However, some scholars argue that the latter measure is broad, thus examine both the short term and long term results. In this case, they suggest that the outcomes of the process should be into two. One is coming into an agreement on political, power-sharing in a territory, third-party security guarantees, or justice enforcement (Wallensteen & Svensson, 2014). Majorly, it focuses on any outcome from the mediation process to minimize the hostility in the war region. For instance, under such measure, mediation in Syria may be considered a success due to establishing some war free zones such as Idlib region, Eastern Ghouta, the Rastan Pocket, Southern Syria through the appealing of Turkey, Russia, and Iran.
Conversely, long term success considers the reoccurrence of conflict where a low chance of a repetition of the war and hostilities signifies the accomplishment of the mediation. In most negotiations that lead to a de-escalation or end of the war, the reoccurrence of war takes longer time (Wallensteen & Svensson, 2014). Situations of disputes such as Venezuela took over ten years before re-emergence. In all of the above cases, there is no explicit determinant of mediation due to the unpredictable nature and behavior of conflict. For that matter, the outcome of the mediation process in regards to success is always relative depending on the scope of mediation.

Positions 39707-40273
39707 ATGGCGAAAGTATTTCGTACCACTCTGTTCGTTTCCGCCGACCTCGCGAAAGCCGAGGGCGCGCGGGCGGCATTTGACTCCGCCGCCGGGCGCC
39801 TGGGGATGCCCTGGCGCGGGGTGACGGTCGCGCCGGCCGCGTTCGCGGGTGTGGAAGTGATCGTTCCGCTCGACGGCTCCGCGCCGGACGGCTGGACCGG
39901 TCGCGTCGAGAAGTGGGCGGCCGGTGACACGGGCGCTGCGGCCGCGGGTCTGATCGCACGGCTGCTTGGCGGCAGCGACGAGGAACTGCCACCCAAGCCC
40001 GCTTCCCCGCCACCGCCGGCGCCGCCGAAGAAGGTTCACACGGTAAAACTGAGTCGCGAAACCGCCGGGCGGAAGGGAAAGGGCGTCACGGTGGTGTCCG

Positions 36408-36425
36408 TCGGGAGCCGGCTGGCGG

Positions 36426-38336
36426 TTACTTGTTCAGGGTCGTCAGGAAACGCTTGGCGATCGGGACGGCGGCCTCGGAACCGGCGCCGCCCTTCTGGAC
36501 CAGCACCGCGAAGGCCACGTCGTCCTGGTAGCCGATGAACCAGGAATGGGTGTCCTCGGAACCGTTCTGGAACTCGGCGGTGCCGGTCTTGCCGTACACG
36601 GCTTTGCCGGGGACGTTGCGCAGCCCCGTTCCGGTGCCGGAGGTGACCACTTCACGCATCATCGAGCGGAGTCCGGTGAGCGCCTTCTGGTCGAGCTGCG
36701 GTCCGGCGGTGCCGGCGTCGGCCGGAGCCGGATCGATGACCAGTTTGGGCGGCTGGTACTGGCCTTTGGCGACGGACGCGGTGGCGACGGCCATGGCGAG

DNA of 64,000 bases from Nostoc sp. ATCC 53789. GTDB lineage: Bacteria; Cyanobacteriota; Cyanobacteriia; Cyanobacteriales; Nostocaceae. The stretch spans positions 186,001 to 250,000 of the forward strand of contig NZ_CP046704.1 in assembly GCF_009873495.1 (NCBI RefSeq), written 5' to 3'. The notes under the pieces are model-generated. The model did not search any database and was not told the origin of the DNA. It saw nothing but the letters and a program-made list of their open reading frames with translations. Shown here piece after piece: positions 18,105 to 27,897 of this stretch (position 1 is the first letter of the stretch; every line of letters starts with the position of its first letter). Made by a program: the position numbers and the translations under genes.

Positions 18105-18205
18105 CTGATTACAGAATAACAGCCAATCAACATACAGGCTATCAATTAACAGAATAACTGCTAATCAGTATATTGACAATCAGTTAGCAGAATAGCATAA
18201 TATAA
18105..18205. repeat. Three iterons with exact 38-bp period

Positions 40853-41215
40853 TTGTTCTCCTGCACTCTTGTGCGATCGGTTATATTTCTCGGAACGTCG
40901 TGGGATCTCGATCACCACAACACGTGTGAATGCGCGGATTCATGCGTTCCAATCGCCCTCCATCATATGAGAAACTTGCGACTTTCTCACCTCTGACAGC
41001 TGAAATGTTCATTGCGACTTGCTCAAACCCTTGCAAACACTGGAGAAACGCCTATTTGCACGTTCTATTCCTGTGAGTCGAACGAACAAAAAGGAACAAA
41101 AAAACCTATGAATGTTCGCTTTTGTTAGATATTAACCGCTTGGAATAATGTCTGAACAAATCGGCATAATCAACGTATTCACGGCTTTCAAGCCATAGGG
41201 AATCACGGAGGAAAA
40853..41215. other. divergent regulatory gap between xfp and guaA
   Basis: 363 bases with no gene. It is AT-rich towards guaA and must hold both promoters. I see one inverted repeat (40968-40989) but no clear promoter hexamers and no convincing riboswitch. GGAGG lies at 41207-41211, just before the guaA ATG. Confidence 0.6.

Challenges to Mediation
Currently, the number of conflicts has tripled since the end of the cold war thus increase the fatalities and victims of disputes and wars in the world. Over 65 million people have been displaced due to conflicts in their region with Syria displacing more than half of its population, around 6.5 million people (Bijlani, 2017). Therefore, the need and urgency of mediation have increased that has prompted the UN to focus on various measures of preventing future wars in other regions as they attempt solving the existing ones.